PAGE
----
The youngest Best Actress Oscar nominee of all-time has only made one movie. She doesn't own a driver's license, and she can't buy cigarettes or beer. At 9 she's not even close. An acting prodigy, she lists Selena Gomez among her favorite actresses and loves cheerleading. She's Quvenzhané Wallis and you might not be able to say her name, but you will remember it.
How do you pronounce "Quvenzhané?"
When we interviewed her, she pronounced her name Kwah-VEN-Ja-Nay, but we're guessing if you enunciate the "Z" she won't mind.
Who is she?
When she was 5, Quvenzhané and her mom, Qulyndreia, fibbed about her age so she could audition for Beasts of the Southern Wild, a small independent film shooting near their hometown of Houma, Louisiana. Director Benh Zeitlin was looking at 6 to 9-year-olds for the lead in the movie. According to Zeitlin, little Quvenzhané stood out among a group of about 4,000 auditioners.
"She had this extraordinary fierceness within her," he said. "Not just that, she had this wisdom and sense of right and wrong. You see that in older kids where they've developed a sense of who they are, but, at that age, she had this force about her that was so powerful and defiant."
The rest is history. Zeitlin picked Wallis to play Beasts of the Southern Wild's young protagonist, Hushpuppy, and less than a year after the film debuted at Sundance, she's a nominee for the most prestigious acting award in the world.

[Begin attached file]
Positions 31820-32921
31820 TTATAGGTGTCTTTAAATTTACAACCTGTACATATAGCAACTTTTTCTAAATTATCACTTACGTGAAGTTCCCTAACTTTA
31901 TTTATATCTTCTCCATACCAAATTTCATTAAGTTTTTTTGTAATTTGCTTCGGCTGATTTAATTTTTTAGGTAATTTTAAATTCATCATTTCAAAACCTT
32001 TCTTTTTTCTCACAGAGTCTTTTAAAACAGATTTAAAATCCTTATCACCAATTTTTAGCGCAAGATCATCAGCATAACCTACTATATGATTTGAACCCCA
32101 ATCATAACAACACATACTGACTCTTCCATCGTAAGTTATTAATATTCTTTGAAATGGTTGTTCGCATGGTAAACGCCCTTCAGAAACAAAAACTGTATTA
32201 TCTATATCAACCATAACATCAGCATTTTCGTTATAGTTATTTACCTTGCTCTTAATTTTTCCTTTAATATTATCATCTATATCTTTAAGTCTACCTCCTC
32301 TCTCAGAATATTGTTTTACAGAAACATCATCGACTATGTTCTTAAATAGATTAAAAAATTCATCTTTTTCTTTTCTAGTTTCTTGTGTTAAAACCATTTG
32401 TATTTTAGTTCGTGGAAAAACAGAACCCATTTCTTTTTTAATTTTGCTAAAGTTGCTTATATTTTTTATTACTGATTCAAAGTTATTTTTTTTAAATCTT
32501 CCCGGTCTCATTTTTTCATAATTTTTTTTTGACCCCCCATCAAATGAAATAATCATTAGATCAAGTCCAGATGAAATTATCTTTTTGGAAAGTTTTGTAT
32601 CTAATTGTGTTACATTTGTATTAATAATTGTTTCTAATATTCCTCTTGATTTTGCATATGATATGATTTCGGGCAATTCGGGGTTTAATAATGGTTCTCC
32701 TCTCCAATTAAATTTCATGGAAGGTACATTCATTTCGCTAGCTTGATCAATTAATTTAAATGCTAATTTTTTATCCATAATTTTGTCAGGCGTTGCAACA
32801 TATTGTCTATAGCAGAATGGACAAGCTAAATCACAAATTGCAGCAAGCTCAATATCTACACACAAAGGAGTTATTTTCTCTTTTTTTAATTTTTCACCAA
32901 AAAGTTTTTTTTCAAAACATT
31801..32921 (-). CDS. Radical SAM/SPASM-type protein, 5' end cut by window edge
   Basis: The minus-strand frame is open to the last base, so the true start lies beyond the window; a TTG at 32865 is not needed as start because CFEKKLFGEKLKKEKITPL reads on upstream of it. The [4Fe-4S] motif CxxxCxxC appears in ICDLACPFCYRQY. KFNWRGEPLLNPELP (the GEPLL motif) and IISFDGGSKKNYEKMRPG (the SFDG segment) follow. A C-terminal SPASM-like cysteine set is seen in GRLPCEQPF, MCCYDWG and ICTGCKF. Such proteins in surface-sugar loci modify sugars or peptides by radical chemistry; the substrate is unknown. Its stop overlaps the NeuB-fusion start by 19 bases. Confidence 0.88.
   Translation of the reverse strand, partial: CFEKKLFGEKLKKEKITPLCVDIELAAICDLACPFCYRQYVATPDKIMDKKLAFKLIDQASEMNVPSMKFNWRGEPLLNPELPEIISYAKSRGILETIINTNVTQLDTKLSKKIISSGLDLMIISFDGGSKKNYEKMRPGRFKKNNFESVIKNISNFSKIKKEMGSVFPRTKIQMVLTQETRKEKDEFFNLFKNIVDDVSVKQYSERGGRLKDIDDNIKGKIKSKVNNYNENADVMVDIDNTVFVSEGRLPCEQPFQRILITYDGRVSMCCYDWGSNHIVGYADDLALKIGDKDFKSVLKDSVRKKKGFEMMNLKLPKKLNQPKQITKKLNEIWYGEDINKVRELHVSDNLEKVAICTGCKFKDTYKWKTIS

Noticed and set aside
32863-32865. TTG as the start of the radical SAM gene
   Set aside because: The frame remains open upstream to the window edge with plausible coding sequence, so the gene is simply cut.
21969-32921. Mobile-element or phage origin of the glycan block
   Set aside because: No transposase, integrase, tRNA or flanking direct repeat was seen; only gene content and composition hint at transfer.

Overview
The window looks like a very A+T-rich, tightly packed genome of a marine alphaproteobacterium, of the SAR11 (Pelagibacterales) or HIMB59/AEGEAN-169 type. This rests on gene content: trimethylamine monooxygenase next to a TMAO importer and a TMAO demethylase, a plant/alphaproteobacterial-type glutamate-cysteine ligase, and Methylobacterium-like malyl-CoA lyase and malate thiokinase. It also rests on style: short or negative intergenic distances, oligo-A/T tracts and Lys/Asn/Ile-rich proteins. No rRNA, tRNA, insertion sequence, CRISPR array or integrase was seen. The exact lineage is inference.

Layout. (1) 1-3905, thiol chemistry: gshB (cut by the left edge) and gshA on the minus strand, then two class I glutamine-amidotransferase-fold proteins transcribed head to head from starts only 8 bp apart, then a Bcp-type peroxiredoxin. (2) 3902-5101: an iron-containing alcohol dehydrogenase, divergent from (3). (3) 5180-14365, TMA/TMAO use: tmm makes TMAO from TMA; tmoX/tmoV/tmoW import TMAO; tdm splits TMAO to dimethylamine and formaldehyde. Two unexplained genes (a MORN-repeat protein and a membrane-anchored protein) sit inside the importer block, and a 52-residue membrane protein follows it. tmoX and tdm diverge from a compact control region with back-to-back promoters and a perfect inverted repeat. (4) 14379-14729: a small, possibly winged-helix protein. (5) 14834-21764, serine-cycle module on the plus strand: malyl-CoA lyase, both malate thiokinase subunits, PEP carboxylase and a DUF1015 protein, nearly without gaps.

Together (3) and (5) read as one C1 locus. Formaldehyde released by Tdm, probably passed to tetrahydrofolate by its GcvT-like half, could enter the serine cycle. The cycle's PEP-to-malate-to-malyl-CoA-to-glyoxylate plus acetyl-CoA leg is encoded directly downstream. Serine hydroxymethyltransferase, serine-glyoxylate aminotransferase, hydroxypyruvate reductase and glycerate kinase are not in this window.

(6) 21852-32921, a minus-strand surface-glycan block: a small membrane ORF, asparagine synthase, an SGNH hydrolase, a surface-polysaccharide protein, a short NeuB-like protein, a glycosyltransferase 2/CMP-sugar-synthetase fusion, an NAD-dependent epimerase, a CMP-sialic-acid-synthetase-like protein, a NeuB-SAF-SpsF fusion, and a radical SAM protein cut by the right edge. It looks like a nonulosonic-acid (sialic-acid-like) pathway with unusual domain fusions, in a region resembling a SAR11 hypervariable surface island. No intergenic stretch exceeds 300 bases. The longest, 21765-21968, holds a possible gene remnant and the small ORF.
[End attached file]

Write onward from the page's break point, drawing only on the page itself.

Who is Hushpuppy?
Hushpuppy is the diminutive bushy-topped heartbeat of Beasts of the Southern Wild. She first appears pantless, wearing white rubber boots and playing outside a dilapidated trailer in a rain-soaked coastal Louisiana landscape. Hushpuppy lives in squalor with her alcoholic father and is left alone most of the time. Wallis' co-star, Dwight Henry, describes Hushpuppy, who leads a spiritual search for her deceased mother, as "fearless."
What's the origin of the name "Hushpuppy?"
Beasts of the Southern Wild is based on a play, and in it the only dish Hushpuppy's dad can make is deep-fried cornbread balls, a "warm, soft, good thing" just like his daughter. This detail isn't revealed in the film.
Why was Quvenzhané nominated for an Oscar over the likes of established actresses like Marion Cotillard and Helen Mirren?
Her performance rings true. Watching Beasts of the Southern Wild, it's hard to imagine any of it was acted. Zeitlin's vision of this outcast community on the wrong side of the levee (dubbed "The Bathtub") is wholly naturalistic. Quvenzhané personifies that notion. Physically, she braves the elements in little more than a T-shirt. Emotionally, she blames herself for her mother's death and carries the weight of the world on her shoulders.
Consider the gravity of these words from the film, which Wallis delivers with heartbreaking sincerity. "When it all goes quiet behind my eyes, I see everything that made me flying around in invisible pieces. I see that I'm a little piece of a big big universe."
What's next for the rising star?
Quvenzhané will appear in Steve McQueen's Twelve Years a Slave later this year. She stars alongside New Orleans resident Brad Pitt, as well as Benedict Cumberbatch, Michael Fassbender, Paul Dano, and a familiar face, Dwight Henry.
What are her favorite movies?
Megan Good, Danny Glover, Selena Gomez, Chris Brown.
Reading, math, and English.
Basketball, volleyball, tennis, ping-pong, singing and dancing, cheerleading.
What does she want to be when she grows up?
A dentist and an actress.
What would people be surprised to know about her?
She can burp "over and over again" if she wants to.
Here's an edit of our interview with Quvenzhané. We met with her, Henry and Zeitlin about a week after they got back from the 2012 Cannes Film Festival where Beasts of the Southern Wild was given a standing ovation by the usually reserved French audience.
Click here for our full interviews with Quvenzhané Wallis, Dwight Henry, and Benh Zeitlin.